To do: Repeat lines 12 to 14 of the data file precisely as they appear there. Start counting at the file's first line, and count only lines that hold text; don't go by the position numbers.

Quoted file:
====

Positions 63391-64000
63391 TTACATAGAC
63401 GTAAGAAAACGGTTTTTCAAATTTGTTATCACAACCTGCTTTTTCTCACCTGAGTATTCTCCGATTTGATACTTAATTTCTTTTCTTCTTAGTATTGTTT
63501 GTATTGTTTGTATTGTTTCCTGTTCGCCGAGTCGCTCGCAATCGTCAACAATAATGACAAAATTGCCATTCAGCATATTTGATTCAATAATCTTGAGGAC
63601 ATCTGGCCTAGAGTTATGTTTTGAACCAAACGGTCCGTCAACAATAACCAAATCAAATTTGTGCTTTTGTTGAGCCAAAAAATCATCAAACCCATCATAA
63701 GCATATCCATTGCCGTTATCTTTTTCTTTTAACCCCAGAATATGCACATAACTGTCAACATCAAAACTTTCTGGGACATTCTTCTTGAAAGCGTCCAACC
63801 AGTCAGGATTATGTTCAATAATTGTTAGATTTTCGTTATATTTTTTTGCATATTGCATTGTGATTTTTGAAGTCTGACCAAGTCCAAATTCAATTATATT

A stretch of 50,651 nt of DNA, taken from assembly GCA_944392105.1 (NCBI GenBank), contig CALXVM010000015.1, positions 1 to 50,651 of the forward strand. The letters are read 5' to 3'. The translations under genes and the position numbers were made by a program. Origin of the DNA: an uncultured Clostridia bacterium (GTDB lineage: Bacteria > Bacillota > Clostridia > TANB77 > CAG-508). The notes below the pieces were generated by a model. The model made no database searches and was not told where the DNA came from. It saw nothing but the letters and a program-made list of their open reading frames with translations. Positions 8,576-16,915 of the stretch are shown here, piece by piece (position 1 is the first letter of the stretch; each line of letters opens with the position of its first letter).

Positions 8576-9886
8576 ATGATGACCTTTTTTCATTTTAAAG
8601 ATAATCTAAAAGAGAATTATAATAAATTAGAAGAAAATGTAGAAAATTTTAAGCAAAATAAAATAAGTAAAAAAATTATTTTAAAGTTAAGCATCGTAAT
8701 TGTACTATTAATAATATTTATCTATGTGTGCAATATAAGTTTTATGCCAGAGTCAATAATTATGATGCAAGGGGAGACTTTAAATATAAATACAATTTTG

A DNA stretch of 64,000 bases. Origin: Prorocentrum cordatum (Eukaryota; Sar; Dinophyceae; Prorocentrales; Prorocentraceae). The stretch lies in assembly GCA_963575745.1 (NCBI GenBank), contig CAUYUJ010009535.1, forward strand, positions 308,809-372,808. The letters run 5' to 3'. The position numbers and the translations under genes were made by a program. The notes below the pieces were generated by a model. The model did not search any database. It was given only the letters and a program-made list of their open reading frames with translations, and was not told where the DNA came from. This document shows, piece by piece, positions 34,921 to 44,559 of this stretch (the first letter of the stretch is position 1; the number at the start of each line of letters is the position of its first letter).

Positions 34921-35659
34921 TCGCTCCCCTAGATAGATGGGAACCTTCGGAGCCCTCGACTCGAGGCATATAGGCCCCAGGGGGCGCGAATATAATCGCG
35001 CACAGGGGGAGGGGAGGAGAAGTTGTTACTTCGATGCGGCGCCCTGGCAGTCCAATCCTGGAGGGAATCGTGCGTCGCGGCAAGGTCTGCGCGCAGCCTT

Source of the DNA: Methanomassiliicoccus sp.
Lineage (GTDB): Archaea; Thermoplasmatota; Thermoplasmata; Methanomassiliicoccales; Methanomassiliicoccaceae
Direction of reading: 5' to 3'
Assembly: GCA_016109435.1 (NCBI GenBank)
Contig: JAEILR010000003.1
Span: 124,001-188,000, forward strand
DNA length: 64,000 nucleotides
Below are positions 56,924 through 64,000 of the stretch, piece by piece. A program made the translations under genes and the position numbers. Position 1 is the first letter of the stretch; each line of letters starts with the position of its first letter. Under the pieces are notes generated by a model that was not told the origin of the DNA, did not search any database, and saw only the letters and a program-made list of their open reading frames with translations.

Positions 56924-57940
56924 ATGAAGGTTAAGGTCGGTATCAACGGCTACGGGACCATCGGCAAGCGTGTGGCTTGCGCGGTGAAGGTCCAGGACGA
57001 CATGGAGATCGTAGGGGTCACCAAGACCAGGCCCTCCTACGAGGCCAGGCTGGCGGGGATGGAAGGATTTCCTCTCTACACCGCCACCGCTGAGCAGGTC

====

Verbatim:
8701 TGTACTATTAATAATATTTATCTATGTGTGCAATATAAGTTTTATGCCAGAGTCAATAATTATGATGCAAGGGGAGACTTTAAATATAAATACAATTTTG

A DNA stretch of 64,000 bases. Origin: Prorocentrum cordatum (Eukaryota; Sar; Dinophyceae; Prorocentrales; Prorocentraceae). The stretch lies in assembly GCA_963575745.1 (NCBI GenBank), contig CAUYUJ010009535.1, forward strand, positions 308,809-372,808. The letters run 5' to 3'. The position numbers and the translations under genes were made by a program. The notes below the pieces were generated by a model. The model did not search any database. It was given only the letters and a program-made list of their open reading frames with translations, and was not told where the DNA came from. This document shows, piece by piece, positions 34,921 to 44,559 of this stretch (the first letter of the stretch is position 1; the number at the start of each line of letters is the position of its first letter).

Positions 34921-35659